Cost effective way to buy books (English Literature) in Taiwan?

used to live in the U.S. and enjoyed buying books from Amazon, but now that I’m living in Taiwan, the shipping cost itself makes this extremely unfeasible.

Now, I’m aware of bookstores in Taiwan such as 誠品 (eslite), 金石堂 (kingstone),, and while they do have a decent selection of books, however, the prices themselves are usually at a pretty high premium.

Where do you guys usually buy your books from? Does anyone know of any other alternative options or online bookstores that offer free shipment to Taiwan?

I recently came across and noticed that their prices are a lot lower (though not as low as Amazon of course). In addition, they seem to also have free shipping to Taiwan. But in general, is there also a local tax, VAT tax on books purchased from abroad? (i think bookdepository ships from the uk).

Would love some advice on this!

I almost entirely read Kindle books now. Book prices in Taiwan are high, shipping charges from Amazon are high, and the risk of death from all my quake-vulnerable bookshelves also became too high. Oh, and I started running out of wall space.

The big problem with English literature (if you mean classic canon stuff) will be finding good e-book editions. Amazon has an annoying habit of lumping together all 1,001 editions of Bleak House or whatever under one page and collection of reviews, with prices ranging from free to $25, and it’s tough to figure out which editions are good, and which are badly OCR’d garbage that may not even show paragraph breaks.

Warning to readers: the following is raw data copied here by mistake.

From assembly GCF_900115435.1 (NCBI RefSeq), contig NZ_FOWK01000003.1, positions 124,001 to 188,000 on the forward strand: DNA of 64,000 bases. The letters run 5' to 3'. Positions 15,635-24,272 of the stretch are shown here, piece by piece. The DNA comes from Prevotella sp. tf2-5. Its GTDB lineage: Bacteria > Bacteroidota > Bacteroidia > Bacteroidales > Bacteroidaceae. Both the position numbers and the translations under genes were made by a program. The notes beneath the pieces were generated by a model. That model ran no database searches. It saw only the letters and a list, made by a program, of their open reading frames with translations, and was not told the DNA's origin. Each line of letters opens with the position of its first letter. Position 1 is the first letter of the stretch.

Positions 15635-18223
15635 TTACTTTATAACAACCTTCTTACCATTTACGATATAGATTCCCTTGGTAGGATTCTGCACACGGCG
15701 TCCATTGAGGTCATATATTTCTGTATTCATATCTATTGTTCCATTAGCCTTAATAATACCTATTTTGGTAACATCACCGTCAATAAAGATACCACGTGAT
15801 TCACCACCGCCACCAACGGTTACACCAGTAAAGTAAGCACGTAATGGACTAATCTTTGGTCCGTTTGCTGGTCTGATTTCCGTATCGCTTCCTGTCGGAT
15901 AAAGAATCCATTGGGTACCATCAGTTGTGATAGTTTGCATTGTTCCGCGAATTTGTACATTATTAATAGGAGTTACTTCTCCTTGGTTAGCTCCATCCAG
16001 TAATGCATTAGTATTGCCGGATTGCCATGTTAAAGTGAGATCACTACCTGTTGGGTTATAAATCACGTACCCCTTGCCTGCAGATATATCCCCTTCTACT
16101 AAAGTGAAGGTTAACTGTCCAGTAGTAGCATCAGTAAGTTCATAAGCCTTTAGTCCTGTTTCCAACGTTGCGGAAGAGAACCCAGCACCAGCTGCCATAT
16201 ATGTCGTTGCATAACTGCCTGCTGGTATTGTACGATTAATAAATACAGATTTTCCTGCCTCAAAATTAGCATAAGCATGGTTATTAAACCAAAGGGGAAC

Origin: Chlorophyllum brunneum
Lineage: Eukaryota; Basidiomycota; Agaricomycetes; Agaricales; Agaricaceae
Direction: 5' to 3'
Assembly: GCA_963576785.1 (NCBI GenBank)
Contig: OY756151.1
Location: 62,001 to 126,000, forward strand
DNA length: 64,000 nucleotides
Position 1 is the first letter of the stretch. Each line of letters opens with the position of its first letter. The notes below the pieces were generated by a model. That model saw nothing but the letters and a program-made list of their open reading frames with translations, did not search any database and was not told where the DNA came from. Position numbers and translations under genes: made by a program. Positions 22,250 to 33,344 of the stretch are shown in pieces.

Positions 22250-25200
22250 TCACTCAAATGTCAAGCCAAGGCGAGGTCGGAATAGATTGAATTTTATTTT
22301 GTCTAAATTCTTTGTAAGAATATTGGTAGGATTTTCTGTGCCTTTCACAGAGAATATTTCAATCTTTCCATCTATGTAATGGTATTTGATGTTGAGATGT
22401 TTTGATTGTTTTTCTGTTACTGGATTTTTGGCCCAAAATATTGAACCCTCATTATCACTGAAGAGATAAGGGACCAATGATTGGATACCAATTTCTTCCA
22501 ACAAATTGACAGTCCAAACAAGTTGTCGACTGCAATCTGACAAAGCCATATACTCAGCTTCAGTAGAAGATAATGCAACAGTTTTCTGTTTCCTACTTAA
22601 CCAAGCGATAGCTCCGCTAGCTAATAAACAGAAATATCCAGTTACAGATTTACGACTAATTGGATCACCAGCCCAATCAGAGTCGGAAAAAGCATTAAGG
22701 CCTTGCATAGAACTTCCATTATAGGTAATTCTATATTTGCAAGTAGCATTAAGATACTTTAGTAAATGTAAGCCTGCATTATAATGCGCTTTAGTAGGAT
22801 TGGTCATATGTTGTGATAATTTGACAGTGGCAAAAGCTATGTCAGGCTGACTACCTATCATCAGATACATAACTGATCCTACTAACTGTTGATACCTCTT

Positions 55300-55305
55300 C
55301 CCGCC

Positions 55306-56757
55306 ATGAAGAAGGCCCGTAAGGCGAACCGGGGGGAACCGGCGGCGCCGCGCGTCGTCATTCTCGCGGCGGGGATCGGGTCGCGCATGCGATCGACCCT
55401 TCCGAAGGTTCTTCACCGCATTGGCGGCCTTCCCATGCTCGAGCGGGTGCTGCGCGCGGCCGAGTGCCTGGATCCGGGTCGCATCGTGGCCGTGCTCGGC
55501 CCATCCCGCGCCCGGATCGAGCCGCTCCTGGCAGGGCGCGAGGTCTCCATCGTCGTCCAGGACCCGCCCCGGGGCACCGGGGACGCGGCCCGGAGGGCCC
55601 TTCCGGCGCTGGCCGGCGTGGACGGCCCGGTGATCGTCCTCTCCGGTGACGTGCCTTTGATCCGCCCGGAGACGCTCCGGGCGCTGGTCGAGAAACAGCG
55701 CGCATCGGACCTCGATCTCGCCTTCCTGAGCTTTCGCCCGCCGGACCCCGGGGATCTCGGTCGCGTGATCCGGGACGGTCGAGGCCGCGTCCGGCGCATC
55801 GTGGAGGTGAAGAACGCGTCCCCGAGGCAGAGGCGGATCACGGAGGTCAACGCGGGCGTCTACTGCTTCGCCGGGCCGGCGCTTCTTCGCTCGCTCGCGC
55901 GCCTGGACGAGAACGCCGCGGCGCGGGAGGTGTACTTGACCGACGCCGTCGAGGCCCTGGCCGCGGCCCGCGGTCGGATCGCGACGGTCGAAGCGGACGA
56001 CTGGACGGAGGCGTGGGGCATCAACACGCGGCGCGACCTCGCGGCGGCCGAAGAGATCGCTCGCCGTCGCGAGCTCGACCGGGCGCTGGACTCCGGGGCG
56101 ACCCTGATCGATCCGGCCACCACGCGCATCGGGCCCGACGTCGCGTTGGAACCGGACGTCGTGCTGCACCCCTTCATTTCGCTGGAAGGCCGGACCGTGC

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I have the same problem, so I just got friends from home to send me their library card numbers and password, downloaded the Libby and Overdrive Apps on my phone, and how have a selection from a few US states on my phone, completely free! No wall space, no $!

You can try, lots of low priced stuff, shipping is about 6U$.

Have never been taxed on Book depository deliveries, just try to keep each below NT2000 and you should be good. I don’t like their packing method though, they use rough-ish recycled cardboard sleeves so a hard back or kids board book is likely to suffer small damage. I’ve gotten a couple of refunds on books that were intended as presents but couldn’t be given due to the cosmetic damage.